Data breaches have hit a record high in the state of New York, tripling since 2006, according to records released by the state attorney general.
Data breaches have hit a record high in the state of New York, with 900 breaches affecting 7.3 million people in 2013, according to records released by the state attorney general.
The New York Times notes that the rise in serious data breaches was driven by criminal attacks, with computer hackers “by far” the leading cause of data breaches, responsible for 40% of unauthorized data access in 2013.
Bloomberg’s Businessweek calculates that data breaches have tripled in the period 2006-2014, with “mega breaches” such as the Target data breach partially responsible.
Since 2005, New York law has required companies to notify the attorney general whenever a data breach has exposed private data such as social security numbers, driver’s license details, names and account numbers, according to the Westfield Republican.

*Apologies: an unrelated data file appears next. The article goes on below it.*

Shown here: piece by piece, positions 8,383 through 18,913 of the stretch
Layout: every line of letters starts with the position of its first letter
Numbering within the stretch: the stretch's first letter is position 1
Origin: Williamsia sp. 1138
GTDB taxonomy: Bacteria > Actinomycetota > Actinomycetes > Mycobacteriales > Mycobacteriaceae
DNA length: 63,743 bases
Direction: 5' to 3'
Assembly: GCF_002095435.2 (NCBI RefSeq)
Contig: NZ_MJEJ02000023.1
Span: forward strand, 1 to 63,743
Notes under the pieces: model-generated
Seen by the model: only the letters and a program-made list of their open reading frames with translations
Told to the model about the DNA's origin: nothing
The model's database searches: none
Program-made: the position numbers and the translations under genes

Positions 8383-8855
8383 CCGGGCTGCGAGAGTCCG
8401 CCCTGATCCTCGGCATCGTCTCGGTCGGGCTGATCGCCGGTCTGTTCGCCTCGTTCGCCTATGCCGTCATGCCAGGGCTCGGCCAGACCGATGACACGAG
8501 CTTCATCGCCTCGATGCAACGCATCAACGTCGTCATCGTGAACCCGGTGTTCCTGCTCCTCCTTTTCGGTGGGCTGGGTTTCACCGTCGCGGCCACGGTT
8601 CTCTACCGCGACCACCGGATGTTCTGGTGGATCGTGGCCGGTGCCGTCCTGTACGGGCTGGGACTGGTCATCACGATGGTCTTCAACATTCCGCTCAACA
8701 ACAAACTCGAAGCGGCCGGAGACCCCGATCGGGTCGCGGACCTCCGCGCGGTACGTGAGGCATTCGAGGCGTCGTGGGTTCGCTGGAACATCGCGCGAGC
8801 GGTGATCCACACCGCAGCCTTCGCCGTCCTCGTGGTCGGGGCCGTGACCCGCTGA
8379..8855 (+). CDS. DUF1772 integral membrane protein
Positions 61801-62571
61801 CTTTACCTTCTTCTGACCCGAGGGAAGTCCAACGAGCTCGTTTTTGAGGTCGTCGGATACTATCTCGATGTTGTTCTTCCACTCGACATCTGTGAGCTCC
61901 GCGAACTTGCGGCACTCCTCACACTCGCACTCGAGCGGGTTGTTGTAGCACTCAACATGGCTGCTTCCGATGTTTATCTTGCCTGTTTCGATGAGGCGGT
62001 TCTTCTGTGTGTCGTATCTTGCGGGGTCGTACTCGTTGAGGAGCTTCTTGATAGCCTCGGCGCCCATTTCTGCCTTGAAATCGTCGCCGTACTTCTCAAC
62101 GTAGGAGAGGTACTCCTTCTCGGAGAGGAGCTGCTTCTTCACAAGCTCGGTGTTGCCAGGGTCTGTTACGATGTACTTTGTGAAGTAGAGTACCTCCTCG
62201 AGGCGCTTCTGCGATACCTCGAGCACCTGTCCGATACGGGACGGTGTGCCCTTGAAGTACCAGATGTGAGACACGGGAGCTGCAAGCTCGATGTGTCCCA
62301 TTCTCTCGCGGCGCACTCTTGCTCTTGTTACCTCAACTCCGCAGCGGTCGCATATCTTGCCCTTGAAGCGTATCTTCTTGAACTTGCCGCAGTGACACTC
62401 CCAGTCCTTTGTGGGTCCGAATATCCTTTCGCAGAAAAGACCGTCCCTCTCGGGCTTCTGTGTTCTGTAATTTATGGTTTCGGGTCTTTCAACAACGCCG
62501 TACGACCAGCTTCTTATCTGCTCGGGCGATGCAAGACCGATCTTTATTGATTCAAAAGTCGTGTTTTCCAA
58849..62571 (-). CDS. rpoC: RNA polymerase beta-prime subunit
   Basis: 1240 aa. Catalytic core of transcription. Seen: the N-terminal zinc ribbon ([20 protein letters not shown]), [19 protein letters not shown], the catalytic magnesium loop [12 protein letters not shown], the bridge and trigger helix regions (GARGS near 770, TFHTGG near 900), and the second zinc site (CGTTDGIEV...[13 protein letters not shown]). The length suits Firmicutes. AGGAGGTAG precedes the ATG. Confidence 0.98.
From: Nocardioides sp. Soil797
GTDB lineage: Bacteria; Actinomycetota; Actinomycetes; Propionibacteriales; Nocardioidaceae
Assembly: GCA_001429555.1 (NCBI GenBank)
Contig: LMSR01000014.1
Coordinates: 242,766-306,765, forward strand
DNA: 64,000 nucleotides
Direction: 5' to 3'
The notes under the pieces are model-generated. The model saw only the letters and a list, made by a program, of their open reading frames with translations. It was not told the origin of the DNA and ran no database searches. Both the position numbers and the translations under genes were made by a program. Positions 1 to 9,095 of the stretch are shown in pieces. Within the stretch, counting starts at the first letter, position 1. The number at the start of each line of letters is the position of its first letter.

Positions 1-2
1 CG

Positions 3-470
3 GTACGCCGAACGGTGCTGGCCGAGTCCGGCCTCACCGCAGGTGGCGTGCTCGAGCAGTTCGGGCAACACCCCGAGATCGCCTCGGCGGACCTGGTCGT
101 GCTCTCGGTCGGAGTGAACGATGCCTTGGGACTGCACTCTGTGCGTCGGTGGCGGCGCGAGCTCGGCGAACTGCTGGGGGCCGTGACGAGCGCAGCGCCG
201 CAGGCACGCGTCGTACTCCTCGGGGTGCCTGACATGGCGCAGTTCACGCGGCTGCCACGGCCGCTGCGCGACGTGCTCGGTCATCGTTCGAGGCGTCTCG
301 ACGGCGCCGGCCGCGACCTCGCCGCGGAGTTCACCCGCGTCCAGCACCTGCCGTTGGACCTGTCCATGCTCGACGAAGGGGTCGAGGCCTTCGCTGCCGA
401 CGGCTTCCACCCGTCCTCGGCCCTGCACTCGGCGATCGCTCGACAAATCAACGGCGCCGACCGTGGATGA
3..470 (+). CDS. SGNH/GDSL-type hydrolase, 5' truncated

Data breaches – hacking now biggest threat
“What’s truly shocking about this report, beyond the fact that hacking is now the greatest threat to our personal information and costs us billions of dollars, is that many of these breaches could have been prevented,” New York’’s attorney general, Eric T Schneiderman said in a statement.
Bloomberg News said that since 2006, New Yorkers had experienced 5,000 data breaches, exposing the records of 22.8 milllion New Yorkers in total.
‘Collaborative approach’ to data breaches
Apart from criminal attacks, the remainder of breaches suffered by New Yorkers were caused by loss or sale of equipment, employee errors, and insider attacks, according to Associated Press.
Schneiderman said, “Our expansive look at data breaches found that millions of New Yorkers have been exposed without their knowledge or consent.”
The attorney general said that his office would take a “collaborative approach to address the complex problems surrounding data security.” Bloomberg reports that Schneiderman said that “engaging industry stakeholders and security experts, as well as lawmakers” could offer new tools for protecting New Yorkers’ private information from data breaches.